I suspect you are mixing two different concepts: 1) An error condition or not when a G31 movement is completed and 2) what to write into a file as a result of a G31 movement. Those are two independent topics.

#1 concerns the definition of the gcode sate machine at the end of a G31 movement. A skip command that did not skip any movement is not an error state - - it is one of two possible normal, non-error states that a G31 may end with. There are (at least) two common ways to determine at the end of a G31 movement if the probe was triggered: a) compare the current position with the commanded position and b) ask the control for the state of the probe input.

I'd note that support of b) is included in Mach 3. Brian's comment that he thinks he added such a register to indicate this in M4 also implies that M4 was intended to have the same support. When the G31 movement is complete, you inspect the state of the probe signal to learn whether the movement resulted in a trigger event or not (this is why M3 has to keep the  probe positioned with a bit of overrun - so that the probe input state will be correct after the probe movement is done - i.e. at the time an application script checks the G31 ending state).

#2 (logging of G31 end coordinates) is an additional layer added on top of the basic G31 gcode movement. M3 has such a facility and apparently M4 has something similar. However, a desire to write (or not write) a value to a file upon normal (i.e. not error) completion of a G31 is an independent topic. You may or may not want the end point of a given G31 move in the file- it all depends on what you are using the data file for.  Just as you gave an example of a situation where you would not want the ending coordinate written to the file, there are different applications where one would want various combinations of: trigger points, non-trigger points, or both written to a data file.

Please try to logically separate the behavior you may desire at an file write application level from the "error or not" ending state of a G31 movement.

FYI, yes, there are other (non-fanuc) gcode variants where the language is structured such that the gcode program uses different probe commands to handle the combinations of Triggered / not triggered and which is to be considered the "normal / desired" end state. One example I am aware of are the LinuxCNC extensions to RS274 - but I consider that not germaine to the discussion as those are not Fanuc compatible gcode interpreters.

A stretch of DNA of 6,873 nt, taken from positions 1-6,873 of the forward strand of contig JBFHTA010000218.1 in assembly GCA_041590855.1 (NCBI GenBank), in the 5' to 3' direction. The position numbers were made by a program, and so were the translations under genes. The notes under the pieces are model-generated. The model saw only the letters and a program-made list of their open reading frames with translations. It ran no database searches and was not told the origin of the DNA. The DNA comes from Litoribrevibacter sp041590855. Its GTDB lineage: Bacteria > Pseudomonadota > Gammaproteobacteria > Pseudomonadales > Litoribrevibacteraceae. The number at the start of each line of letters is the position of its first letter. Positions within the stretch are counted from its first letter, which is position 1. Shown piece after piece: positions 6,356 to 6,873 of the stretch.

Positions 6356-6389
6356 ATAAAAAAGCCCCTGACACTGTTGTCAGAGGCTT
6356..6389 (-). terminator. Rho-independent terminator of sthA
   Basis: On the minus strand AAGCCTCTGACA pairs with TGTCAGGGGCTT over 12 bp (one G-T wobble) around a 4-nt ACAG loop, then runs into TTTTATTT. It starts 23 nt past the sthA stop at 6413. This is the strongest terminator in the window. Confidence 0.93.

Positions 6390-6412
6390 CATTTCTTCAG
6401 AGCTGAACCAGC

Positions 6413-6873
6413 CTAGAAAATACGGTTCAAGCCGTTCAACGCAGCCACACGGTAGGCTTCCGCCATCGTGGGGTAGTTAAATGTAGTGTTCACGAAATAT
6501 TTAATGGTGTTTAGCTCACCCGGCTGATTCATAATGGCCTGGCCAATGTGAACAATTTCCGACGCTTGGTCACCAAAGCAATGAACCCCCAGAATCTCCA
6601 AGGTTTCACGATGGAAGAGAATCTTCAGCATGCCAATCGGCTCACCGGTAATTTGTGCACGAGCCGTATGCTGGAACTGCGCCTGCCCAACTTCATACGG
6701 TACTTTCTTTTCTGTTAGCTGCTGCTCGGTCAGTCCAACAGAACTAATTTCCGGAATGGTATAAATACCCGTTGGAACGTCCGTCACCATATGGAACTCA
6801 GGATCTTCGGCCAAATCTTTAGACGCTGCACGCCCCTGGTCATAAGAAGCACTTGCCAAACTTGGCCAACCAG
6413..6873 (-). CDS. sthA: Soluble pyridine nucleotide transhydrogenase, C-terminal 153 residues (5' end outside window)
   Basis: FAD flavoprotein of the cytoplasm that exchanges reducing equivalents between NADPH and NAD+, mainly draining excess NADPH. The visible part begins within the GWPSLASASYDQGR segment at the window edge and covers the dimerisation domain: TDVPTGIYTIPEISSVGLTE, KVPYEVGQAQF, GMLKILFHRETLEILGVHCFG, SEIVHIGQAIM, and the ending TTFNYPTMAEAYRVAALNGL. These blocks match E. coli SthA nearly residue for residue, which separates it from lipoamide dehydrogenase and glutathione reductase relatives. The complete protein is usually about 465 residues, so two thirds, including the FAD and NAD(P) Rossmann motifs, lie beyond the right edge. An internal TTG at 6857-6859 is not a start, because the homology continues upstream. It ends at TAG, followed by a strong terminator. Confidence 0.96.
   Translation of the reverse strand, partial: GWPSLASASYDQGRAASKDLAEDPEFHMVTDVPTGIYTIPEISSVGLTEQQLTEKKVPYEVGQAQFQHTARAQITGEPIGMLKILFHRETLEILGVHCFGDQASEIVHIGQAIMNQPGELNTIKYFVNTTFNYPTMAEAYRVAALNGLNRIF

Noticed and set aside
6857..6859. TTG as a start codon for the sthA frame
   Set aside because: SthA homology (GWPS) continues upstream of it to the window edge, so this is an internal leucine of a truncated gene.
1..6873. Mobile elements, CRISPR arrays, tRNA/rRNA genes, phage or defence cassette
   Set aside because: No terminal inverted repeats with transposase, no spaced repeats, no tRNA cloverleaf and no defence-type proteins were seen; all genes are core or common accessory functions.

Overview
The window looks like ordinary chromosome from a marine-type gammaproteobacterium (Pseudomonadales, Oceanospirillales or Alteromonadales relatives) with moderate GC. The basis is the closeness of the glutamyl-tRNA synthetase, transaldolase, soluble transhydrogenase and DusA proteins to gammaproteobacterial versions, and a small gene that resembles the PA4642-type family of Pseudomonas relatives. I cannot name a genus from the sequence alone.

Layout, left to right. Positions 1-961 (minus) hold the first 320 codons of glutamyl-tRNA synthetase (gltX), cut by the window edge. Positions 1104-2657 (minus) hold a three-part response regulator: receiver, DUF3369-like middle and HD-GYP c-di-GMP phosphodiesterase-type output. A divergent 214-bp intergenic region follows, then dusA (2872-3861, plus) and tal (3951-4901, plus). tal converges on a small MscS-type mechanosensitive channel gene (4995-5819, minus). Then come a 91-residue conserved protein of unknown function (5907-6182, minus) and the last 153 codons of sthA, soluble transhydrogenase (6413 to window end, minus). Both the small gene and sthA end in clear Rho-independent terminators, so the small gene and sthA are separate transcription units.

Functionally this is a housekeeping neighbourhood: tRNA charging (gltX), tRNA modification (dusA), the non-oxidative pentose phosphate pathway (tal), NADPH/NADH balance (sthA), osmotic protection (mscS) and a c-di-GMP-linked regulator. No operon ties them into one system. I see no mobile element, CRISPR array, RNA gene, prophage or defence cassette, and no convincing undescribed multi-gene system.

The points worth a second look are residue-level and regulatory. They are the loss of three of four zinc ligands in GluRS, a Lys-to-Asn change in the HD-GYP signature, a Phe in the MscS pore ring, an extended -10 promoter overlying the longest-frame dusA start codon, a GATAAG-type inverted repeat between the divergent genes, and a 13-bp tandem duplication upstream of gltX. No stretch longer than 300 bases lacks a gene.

Dave

4
Mach4 General Discussion / Re: Mach4 Probing and reporting
« on: May 03, 2014, 11:19:13 AM »
Hi Terry,
IF it reaches the endpoint then it IS an error probing wise.
I understand that a goal of M4 is to make the Gcode closely match Fanuc actions. Given that, I think that the statement you asserted above is incorrect. A G31 is not defined as a "probe only move which is always expected to trigger".  G31 is defined as a "Skip command" (ref smid, CNC programming techniques"). As defined, issuing a G31 to a given coord and having the controlled point reach that coord without the probe triggering is not an error condition.

A probe trigger simply causes the movement to "skip" remaining distance for the G31 (IFF the probe triggers). If the probe does not trigger, then no movement amount needed to be skipped and the end point is the programmed G31 coordinate (which is not an error condition).

Dave




5
Hi,
<ship>
This routine can be automated easily within the MSM app. I can implement it if you can add couple of DRO in your setting page tha i can use.

Thank a lot for your interest
Please feel free to customize MSM to suit your needs. In case you were unaware of it, you can add DROs to MSM screens (there's no need for CVI to do it for you).  I recommend using Machscreen for mach set file editing (that's what was used to create MSM's pages). You're free to add some DROs and script code to support this technique for handling your probe's tip offset errors.  Section 15 of the MSM user manual covers the techniques for customizing MSM.